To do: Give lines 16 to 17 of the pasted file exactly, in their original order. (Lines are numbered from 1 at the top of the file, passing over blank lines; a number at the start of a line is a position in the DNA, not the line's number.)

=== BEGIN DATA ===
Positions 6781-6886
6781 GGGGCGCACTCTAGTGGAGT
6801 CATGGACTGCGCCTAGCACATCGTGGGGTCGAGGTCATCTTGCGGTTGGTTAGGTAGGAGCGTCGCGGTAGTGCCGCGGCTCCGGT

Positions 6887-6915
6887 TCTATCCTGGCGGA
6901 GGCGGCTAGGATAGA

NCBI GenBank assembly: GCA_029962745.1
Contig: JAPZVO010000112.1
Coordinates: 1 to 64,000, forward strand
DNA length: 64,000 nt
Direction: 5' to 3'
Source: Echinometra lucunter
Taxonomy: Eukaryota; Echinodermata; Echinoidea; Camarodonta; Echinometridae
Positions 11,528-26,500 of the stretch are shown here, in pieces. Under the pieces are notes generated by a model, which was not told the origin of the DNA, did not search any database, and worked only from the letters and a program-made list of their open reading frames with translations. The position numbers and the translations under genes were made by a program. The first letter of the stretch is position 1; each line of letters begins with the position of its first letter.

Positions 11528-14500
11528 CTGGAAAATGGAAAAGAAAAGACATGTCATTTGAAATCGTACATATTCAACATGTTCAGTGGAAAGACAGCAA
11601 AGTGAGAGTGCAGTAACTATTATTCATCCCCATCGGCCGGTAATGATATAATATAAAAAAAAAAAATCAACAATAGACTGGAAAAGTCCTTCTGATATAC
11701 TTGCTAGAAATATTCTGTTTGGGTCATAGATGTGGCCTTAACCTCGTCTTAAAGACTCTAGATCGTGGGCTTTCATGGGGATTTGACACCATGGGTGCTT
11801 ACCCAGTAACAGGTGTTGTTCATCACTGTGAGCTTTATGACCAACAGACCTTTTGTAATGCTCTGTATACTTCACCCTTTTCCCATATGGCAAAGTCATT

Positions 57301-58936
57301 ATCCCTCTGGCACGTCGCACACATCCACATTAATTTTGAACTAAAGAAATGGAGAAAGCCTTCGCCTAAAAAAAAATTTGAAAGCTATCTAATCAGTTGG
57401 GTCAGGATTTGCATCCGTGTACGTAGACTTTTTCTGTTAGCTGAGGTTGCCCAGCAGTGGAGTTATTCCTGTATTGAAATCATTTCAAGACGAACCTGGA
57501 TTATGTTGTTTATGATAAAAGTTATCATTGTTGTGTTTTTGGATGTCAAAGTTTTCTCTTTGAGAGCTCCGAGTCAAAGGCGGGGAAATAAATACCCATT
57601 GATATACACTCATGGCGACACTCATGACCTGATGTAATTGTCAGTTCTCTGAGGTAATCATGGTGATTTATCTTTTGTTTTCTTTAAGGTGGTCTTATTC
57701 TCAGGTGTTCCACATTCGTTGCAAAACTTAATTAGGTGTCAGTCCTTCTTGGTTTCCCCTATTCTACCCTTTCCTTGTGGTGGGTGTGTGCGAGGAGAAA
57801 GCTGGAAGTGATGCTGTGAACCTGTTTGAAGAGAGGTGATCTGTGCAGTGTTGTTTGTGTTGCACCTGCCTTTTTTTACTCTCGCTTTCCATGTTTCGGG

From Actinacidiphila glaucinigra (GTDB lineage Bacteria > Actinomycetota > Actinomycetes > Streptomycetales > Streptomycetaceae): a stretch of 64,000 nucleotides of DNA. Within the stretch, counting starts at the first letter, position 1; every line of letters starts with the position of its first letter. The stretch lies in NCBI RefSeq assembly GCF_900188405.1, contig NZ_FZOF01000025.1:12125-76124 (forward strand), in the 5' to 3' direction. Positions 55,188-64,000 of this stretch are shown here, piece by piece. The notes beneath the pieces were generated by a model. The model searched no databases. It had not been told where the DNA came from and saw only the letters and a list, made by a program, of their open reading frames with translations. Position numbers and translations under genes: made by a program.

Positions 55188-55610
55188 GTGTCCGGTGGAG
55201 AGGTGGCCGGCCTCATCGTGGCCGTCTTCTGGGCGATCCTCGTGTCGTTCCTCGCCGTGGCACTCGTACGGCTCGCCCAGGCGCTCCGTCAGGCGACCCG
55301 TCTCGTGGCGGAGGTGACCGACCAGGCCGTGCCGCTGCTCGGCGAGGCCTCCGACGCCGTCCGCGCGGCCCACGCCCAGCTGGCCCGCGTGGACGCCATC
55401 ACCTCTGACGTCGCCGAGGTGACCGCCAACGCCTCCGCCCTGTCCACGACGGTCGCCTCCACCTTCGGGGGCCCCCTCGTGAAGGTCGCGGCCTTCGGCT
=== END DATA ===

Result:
11528 CTGGAAAATGGAAAAGAAAAGACATGTCATTTGAAATCGTACATATTCAACATGTTCAGTGGAAAGACAGCAA
11601 AGTGAGAGTGCAGTAACTATTATTCATCCCCATCGGCCGGTAATGATATAATATAAAAAAAAAAAATCAACAATAGACTGGAAAAGTCCTTCTGATATAC